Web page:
Solidbrass
Enthusiast
Enthusiast

How can I remove performance caps from SCP on ESXi hosts?

I have several Mac Pro 6,1 systems running 6.7u3 fully patched and I'd really like to be able to SCP the contents of VM directories off of these servers at a decent speed.  My scenario is to copy the contents onto an encrypted APFS formatted SSD attached to a macOS machine so that I can transport VM's to another site.  There appears to be an artificial cap on SCP performance, as even on a complete unloaded 12 core Xeon machine, it is not possible to get anywhere near line speed on 10Gbe - really it is more like a bit under 1Gb/s.  I googled around and found occasional questions about this but no real satisfactory answer so I figured I'd try here.

As an alternative I tried the the download from server feature in Fusion Pro.  It is is completely broken for downloading macOS VM's.  It is glacially slow regardless of whether you're moving a macOS VM or Windows or Linux VM, so it does not solve my problem.  It also breaks macOS VM's so they no longer work if you then upload them back to an ESXi host.

For bonus points, I'd love to do this without converting thin provisioned disks to thick but I will definitely accept that hit if I can move 1000MB/s instead of somewhere around 100.

2 Replies
IRIX201110141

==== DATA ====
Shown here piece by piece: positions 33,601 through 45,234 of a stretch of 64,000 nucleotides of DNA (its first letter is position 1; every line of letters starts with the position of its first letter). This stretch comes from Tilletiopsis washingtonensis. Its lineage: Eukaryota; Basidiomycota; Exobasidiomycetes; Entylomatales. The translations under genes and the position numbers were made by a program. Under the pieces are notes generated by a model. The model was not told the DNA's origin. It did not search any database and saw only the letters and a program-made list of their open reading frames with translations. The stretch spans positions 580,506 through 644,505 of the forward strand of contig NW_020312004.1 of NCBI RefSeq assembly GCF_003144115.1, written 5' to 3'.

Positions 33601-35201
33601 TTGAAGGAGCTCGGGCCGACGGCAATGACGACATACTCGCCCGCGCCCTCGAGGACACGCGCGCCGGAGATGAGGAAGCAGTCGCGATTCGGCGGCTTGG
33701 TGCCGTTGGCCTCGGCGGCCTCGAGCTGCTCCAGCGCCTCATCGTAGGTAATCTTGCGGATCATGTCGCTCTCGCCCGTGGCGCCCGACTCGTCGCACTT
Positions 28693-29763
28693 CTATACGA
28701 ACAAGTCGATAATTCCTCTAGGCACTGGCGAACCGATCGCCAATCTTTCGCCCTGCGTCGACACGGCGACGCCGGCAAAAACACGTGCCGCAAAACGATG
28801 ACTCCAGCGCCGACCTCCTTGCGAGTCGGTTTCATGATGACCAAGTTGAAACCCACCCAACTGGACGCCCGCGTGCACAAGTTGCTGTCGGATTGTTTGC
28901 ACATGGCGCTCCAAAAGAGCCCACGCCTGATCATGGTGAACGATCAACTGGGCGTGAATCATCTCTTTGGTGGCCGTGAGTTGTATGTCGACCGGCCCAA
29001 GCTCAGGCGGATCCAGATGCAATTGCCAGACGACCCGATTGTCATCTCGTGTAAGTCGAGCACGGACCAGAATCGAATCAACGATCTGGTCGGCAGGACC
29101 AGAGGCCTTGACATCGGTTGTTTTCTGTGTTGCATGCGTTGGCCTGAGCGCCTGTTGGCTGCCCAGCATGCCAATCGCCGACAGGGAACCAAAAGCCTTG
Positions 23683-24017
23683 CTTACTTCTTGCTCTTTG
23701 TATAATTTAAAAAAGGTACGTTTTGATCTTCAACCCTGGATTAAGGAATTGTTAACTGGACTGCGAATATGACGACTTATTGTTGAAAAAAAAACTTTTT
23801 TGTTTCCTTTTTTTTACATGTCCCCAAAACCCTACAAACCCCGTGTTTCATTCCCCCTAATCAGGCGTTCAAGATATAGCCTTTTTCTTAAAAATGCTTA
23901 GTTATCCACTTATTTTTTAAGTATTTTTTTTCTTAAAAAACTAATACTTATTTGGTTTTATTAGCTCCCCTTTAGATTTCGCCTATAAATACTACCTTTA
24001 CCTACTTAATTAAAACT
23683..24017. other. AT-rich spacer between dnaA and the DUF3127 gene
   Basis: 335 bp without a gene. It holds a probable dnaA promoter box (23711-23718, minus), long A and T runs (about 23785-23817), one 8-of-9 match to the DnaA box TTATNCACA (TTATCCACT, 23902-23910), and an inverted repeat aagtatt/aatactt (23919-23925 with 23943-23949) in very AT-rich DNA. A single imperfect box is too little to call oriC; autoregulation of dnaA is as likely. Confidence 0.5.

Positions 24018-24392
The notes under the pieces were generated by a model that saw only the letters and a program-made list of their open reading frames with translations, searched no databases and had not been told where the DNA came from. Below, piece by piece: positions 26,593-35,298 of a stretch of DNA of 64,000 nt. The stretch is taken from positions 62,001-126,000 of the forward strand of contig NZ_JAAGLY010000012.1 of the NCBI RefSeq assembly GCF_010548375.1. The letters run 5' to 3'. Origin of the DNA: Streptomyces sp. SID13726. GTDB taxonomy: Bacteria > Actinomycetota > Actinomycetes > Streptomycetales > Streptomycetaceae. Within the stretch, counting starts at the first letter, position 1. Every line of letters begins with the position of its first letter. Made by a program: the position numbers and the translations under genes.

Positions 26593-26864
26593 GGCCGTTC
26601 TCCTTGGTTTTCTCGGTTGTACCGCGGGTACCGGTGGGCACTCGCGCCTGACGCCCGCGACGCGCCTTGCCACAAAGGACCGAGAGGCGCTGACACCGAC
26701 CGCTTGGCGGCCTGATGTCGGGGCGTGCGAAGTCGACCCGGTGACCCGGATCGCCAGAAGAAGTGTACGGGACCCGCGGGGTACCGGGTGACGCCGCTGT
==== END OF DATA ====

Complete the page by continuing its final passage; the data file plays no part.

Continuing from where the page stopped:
Virtuoso
Virtuoso

This will not work because the busybox within ESXi get only limited resources. Also the standard "copy" functions as scp will not perform very well on VMFS.  So if OVF export will not work i suggest that you present an NFS to ESXi and than use the VM clone in vCenter or vmkfstools -i in out on the command line to copy *.vmdk from the local Datastore to the NFS.

Regards,

Joerg

DanielJGF
Enthusiast
Enthusiast

There isn't any limitation in speed from part of VMWare. The reason behind slow SCP from/to ESXi over a WAN is a small receiving buffer. This limitation is also present in other SCP/SSH implementations.

As SCP/SSH works over TCP, every time the remote buffer fills, it sends an acknowledgement packet to the sending end. The sending end will not send any new data until the acknowledgement is received. As latency increases the very nature of the TCP protocol combined with such small buffer will result in effective bandwidth being drastically affected.

We have written a post on improving effective SCP/SSH speed in VMWare ESXi  along with some easy to implement workarounds

As Joerg pointed out mounting the target volume over NFS could be a possible workaround, but whether it works or it is even possible will depend on your network topology.

 

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